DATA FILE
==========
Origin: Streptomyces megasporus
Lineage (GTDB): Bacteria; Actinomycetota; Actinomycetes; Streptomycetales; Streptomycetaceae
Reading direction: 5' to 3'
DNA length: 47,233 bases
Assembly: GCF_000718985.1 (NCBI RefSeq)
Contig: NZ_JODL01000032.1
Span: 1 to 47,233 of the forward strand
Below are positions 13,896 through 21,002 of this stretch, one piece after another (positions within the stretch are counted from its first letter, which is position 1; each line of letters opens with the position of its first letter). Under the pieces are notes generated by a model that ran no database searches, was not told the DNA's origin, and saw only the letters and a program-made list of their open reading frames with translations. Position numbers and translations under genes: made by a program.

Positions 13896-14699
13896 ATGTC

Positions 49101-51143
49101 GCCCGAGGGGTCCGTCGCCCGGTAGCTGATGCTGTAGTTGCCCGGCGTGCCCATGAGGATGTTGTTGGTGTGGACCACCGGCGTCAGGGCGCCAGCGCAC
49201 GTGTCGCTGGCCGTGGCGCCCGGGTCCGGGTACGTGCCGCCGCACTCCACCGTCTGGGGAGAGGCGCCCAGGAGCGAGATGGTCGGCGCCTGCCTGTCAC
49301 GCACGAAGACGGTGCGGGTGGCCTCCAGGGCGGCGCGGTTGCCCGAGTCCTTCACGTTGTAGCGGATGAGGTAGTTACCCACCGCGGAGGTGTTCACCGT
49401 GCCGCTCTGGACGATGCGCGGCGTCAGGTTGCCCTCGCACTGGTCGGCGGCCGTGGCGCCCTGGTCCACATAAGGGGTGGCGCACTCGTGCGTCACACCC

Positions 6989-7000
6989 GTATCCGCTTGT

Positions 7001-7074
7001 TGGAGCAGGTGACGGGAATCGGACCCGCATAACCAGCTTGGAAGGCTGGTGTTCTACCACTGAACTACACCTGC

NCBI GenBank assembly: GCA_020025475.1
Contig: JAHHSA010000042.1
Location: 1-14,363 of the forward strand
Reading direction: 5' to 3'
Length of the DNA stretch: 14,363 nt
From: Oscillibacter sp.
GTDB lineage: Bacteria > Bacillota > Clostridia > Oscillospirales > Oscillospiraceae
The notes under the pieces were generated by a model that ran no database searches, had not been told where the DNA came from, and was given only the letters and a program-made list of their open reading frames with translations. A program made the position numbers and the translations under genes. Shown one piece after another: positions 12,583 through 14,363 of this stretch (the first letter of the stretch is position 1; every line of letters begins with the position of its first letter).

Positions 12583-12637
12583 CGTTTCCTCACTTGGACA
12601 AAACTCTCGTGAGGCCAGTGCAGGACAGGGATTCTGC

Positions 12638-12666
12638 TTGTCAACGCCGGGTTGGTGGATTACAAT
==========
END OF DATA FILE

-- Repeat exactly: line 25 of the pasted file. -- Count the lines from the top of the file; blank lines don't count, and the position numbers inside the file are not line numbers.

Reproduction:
From: Oscillibacter sp.